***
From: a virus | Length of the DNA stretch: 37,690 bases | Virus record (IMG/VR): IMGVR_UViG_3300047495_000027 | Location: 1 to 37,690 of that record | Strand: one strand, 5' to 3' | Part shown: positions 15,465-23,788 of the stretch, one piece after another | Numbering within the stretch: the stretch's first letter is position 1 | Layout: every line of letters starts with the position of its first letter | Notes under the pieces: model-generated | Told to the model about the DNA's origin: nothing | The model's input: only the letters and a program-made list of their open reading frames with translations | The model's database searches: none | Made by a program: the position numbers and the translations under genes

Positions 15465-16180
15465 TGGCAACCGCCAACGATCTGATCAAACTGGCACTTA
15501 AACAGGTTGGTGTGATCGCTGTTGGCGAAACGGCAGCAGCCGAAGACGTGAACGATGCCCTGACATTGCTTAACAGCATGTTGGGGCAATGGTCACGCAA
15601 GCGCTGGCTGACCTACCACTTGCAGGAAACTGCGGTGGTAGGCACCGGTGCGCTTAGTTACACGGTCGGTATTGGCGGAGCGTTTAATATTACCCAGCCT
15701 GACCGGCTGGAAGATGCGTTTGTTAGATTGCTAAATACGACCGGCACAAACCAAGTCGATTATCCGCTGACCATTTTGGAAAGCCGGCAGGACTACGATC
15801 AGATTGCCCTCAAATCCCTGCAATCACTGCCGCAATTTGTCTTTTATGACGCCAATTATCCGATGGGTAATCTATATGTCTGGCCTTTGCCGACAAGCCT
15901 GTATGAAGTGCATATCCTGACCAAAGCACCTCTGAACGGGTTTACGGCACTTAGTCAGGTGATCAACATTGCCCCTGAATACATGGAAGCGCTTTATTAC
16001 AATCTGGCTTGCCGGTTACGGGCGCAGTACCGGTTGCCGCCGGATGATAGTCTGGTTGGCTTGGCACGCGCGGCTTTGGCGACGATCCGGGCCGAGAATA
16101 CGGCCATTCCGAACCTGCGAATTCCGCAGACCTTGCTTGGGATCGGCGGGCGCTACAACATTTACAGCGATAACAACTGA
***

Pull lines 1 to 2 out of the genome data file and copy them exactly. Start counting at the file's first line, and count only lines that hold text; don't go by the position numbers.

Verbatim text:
From: a virus | Length of the DNA stretch: 37,690 bases | Virus record (IMG/VR): IMGVR_UViG_3300047495_000027 | Location: 1 to 37,690 of that record | Strand: one strand, 5' to 3' | Part shown: positions 15,465-23,788 of the stretch, one piece after another | Numbering within the stretch: the stretch's first letter is position 1 | Layout: every line of letters starts with the position of its first letter | Notes under the pieces: model-generated | Told to the model about the DNA's origin: nothing | The model's input: only the letters and a program-made list of their open reading frames with translations | The model's database searches: none | Made by a program: the position numbers and the translations under genes

Positions 15465-16180